Henry Taylor Lamb MC RA (21 June 1883 – 8 October 1960) was an Australian-born British painter. A follower of Augustus John, Lamb was a founder member of the Camden Town Group in 1911 and of the London Group in 1913.
Henry Lamb was born in Adelaide, Australia, the son of Sir Horace Lamb FRS, who was the professor of mathematics at Adelaide University. When Horace Lamb was appointed to the Chair of Mathematics at the Victoria University of Manchester in 1885 the family moved back to England. Henry Lamb was educated at Manchester Grammar School, before studying medicine at Manchester University Medical School and Guy’s Hospital in London, but Lamb abandoned medicine to study painting at Académie de La Palette, Paris, an art academy where the painters Jean Metzinger, André Dunoyer de Segonzac and Henri Le Fauconnier taught.
Lamb met his future wife Nina Forrest in 1905 during the final term of his medical studies in Manchester and they ran away to London together that summer. He nicknamed her „Euphemia“ because of an apparent resemblance to Mantegna’s portrait of Saint Euphemia. They were married in May 1906 when she became pregnant but she lost the baby due to a miscarriage. The relationship was short-lived, but they did not divorce until 1927 shortly before Henry married Pansy Pakenham.
In 1908, 1910 and 1911 Lamb worked in Brittany, where he painted his most famous work, Death of a Peasant.
At the start of World War One, Lamb returned to his medical studies and qualified as a doctor at Guy’s Hospital. Lamb saw active service in the First World War in the Royal Army Medical Corps as a battalion medical officer with the 5th Battalion, The Royal Inniskilling Fusiliers and was awarded the Military Cross. Lamb served in Palestine and on the Western Front and was badly gassed not long before the end of the war. In February 1918, before he was demobilised, Lamb was approached by British War Memorials Committee of the Ministry of Information to produce a large painting for a proposed national Hall of Remembrance. After he was demobilised in March 1919, Lamb began work on the painting, Irish Troops in the Judaean Hills Surprised by a Turkish Bombardment, which is now in the Imperial War Museum.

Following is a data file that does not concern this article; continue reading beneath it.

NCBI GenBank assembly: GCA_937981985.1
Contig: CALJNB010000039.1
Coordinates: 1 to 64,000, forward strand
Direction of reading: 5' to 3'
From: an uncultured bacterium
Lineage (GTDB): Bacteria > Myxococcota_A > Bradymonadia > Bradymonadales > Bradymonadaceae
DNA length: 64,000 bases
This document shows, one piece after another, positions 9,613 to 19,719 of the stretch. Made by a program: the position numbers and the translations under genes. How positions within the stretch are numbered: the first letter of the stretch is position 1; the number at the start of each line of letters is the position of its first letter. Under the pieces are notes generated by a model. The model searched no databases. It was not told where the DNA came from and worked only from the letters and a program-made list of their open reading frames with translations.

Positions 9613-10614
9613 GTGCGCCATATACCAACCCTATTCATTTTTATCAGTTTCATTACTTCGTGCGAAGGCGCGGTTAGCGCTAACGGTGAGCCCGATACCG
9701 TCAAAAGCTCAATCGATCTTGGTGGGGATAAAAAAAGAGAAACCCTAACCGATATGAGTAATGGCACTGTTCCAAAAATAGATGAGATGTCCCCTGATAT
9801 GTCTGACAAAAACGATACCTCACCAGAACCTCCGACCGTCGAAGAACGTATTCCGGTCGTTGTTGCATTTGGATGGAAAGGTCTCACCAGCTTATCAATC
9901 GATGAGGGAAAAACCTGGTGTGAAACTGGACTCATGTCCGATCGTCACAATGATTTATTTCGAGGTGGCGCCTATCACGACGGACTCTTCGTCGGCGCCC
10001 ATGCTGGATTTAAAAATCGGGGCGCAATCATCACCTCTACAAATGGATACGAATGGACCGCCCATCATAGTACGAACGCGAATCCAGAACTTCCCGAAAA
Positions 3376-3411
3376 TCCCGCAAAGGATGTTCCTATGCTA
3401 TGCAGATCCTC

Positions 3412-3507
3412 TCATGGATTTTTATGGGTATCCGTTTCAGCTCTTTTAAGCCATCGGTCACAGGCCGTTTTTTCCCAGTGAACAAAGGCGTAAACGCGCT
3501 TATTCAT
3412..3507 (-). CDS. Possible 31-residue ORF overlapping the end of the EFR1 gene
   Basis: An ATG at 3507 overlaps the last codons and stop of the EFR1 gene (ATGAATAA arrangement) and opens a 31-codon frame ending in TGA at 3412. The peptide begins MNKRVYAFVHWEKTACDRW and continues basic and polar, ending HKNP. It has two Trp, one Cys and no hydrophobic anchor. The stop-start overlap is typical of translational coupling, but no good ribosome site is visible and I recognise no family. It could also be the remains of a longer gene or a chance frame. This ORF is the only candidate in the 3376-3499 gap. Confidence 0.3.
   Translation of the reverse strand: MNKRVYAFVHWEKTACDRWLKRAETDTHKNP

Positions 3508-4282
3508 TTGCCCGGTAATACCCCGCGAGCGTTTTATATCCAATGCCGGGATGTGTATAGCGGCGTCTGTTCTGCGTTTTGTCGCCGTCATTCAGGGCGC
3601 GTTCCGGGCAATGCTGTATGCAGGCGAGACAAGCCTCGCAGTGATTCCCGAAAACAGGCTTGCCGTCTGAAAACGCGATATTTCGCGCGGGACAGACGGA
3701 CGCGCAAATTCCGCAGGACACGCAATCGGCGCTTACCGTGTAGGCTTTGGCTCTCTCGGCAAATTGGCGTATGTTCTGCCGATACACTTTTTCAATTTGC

In December 1940, Lamb was appointed a full-time war artist to the War Office by the War Artists‘ Advisory Committee and throughout the war was to produce a large number of portraits and figure paintings. As well as portraits of high-ranking commanders, Lamb painted servicemen and women, operations at Old Sarum aerodrome and tank training exercises. Throughout the winter of 1941, he was attached to the 12th Canadian Army Tank Battalion, then training in southern England, before doing a series of Auxiliary Territorial Service and Anti-Aircraft Command personnel portraits. The Imperial War Museum held an exhibition of Lambs wartime work in 1958, and again in 1961.
Lamb is noted for his unusual portraits, as exemplified by his well-known picture of an elongated Lytton Strachey. He was elected an Associate of the Royal Academy in 1940 and was made a full Member in 1949. He was a Trustee of the National Portrait Gallery from 1942 and of the Tate Gallery from 1944 to 1951. His auction record was set at Christie’s in London in June 2006 when his 1910 Breton Boy oil on panel fetched £60,000. As well as the Imperial War Museum, works by Lamb are held in regional museums throughout Britain, in the British Government Art Collection and in the National Gallery of Canada, which received the majority of Lamb’s portraits of Canadian troops at the end of World War Two.
Lamb married Lady Pansy Pakenham, a daughter of the 5th Earl of Longford, in 1928, and they had a son and two daughters, including the landscape gardener Henrietta Phipps, and the journalist Valentine Lamb. Lamb died on 8 October 1960 at the Spire Nursing Home in Salisbury, Wiltshire at the age of 77.